Bridges built under old design standards typically last about 30 years before they start to need repairs, Ponte said. Much of the deterioration in that time period is caused by water and the salts used to de-ice roads during winter weather conditions seeping into bridge components through the joints — gaps where the ends of bridges meet ground level, which exist to accommodate thermal expansion or contraction of bridge materials.
But VDOT is using new jointless design methods for all new construction, and even some current repair projects, that will more than double the life of Virginia’s bridges.
“The design life for new bridges is 75 years,” Ponte said. “It’s pretty cool.”
The heavier the traffic on the bridge, the higher priority it’s given for repairs. Ponte said VDOT aims for a maximum window of six years before a bridge gets the repairs it needs — a figure that varies based on the level of funding available to the agency — but that at the top, things “can move pretty quickly, with (as little as) a couple of years before repairs are complete.”
‘Easier to weather’
The state of bridges impacts more than daily commutes, family drives and road trips. It has a direct impact on the economy and businesses.
Ari Augenbaum, executive chef and co-owner of JewFro, a Jewish African fusion restaurant in Richmond’s Shockoe Bottom just a few blocks from where Broad Street crosses over I-95, has spent plenty of time thinking about construction and development projects. But he isn’t particularly worried about a future bridge construction project having major negative effects for the restaurant.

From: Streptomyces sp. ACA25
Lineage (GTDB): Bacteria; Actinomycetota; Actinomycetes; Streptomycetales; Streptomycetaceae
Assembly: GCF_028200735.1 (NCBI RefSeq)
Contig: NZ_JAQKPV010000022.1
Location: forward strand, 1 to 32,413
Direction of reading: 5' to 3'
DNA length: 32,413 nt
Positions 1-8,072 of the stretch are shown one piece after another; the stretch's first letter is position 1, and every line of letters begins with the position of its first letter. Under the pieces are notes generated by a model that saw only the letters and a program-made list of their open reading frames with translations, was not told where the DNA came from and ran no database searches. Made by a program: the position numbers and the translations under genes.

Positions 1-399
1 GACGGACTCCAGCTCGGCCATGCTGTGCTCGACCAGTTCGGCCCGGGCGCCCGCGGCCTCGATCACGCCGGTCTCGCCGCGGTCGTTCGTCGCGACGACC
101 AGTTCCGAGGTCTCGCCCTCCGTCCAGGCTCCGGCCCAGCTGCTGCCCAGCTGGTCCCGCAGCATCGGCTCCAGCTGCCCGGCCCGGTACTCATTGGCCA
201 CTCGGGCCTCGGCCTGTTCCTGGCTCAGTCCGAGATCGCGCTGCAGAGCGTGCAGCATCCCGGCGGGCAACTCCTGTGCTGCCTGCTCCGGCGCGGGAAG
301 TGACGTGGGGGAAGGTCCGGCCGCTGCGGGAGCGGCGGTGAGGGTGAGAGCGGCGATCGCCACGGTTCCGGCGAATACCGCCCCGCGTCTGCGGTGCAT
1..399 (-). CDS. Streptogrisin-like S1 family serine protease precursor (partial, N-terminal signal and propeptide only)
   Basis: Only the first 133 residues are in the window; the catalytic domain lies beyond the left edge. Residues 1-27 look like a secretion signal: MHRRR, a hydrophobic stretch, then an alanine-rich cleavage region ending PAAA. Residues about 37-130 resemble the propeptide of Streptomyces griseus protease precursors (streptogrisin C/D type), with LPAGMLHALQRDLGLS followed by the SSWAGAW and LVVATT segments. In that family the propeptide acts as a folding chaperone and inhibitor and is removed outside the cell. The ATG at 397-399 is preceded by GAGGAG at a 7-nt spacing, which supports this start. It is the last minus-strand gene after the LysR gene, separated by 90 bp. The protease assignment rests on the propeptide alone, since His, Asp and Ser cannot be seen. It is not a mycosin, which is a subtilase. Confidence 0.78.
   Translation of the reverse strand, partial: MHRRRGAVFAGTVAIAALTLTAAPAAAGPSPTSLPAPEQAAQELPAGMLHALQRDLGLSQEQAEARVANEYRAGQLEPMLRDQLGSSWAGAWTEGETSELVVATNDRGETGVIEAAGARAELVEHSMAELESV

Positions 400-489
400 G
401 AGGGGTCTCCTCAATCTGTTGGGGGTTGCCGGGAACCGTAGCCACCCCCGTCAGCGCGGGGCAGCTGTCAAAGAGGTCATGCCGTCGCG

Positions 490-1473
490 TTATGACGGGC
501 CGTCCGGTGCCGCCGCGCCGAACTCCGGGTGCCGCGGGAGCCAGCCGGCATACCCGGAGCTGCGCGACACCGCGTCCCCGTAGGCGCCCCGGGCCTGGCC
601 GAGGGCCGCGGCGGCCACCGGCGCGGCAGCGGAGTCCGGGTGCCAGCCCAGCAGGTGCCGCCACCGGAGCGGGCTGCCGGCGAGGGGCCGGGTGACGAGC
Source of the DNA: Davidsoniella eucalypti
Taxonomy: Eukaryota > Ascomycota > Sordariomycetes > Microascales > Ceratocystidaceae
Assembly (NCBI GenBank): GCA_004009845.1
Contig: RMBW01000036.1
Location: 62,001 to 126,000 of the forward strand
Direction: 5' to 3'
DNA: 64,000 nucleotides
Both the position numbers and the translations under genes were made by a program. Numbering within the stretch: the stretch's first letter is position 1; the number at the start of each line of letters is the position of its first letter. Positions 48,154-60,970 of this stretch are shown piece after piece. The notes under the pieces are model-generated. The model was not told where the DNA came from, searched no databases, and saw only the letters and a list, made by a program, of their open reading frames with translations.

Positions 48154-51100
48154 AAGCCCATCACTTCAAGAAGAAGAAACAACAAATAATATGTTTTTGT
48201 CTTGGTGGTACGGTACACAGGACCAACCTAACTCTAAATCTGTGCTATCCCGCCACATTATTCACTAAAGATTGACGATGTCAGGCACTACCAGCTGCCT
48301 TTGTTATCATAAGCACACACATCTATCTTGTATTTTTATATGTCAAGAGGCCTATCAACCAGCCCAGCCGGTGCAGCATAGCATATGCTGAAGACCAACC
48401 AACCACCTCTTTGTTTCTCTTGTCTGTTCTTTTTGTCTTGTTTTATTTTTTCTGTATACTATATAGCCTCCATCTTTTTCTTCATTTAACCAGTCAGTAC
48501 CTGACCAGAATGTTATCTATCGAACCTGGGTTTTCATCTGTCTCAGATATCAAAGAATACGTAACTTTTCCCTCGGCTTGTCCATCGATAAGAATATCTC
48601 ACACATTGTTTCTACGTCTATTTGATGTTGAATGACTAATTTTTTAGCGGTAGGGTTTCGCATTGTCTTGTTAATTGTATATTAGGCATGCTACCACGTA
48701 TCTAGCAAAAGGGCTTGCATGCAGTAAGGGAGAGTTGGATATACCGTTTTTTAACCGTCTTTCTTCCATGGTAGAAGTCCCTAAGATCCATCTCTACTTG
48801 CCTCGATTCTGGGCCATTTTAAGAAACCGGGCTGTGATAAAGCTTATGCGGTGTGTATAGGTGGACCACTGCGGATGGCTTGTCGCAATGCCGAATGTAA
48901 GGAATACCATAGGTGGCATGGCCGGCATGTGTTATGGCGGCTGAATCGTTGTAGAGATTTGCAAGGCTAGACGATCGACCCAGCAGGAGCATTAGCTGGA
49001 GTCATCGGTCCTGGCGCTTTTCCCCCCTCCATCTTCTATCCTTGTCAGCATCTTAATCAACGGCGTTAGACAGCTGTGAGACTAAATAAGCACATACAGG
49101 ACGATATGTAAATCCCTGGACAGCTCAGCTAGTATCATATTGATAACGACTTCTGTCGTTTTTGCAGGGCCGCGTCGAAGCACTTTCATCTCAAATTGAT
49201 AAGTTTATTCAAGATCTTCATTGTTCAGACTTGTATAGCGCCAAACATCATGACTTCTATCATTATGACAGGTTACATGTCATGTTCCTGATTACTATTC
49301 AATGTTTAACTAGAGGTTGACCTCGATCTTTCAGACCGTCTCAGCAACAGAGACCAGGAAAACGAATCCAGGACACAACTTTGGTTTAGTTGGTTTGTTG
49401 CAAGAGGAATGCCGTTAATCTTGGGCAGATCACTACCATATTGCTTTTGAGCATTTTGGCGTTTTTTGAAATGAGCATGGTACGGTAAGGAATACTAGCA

“We’re more of a destination restaurant,” Augenbaum said. “So people are seeking us out, which makes it easier to weather things like that.”
However, that feeling doesn’t necessarily extend to the other restaurants he co-owns, like the North 2nd Street location of Soul Taco, which transitioned into Sear Burger in late 2022.
It was “exponentially more difficult” to keep business strong through construction in Jackson Ward, Augenbaum said, and that location also faced significant obstacles from the ongoing saga surrounding the redevelopment of the Richmond Coliseum area.
But Augenbaum said that was a natural risk of committing to a location based on the expectation that one of the city’s signature development plans was going to move forward quickly — a risk that has touched JewFro as well. Coffee and happy hour concepts designed around a planned expansion of Richmond-to-Washington commuter rail transit out of Main Street Station have yet to get off the ground at the Shockoe Bottom restaurant.
Other organizations located near poorly-rated bridges say that there could be some impact if there were to be significant construction projects nearby, but also believed that such projects would not cause a major hit to day-to-day operations.
PARK365, an inclusive park located off of Westwood Avenue near the I-195 crossing, accommodates many patrons with disabilities or sensory issues that might be adversely affected by the commotion of a major construction project. Andrea Siebentritt, communications and public relations manager for the park’s nonprofit parent organization, SOAR365, said that the group would have to consider creative ways to mitigate noise pollution and other negative effects, but that construction on the bridge would not cut off access to the park.
Ponte said that VDOT generally replaces bridges in stages in order to keep traffic patterns as unaffected as possible. But concerns that local business owners have about the impact of construction projects are something that VDOT thinks about on a broader scale, rather than considering the effect on individual businesses.
“That’s kind of outside of my area of expertise,” he said. “But when we’re setting up these design projects, we do want to keep traffic (moving) through the area.”
Sean McGoey (804) 649-6012
@SeanMcGoey on Twitter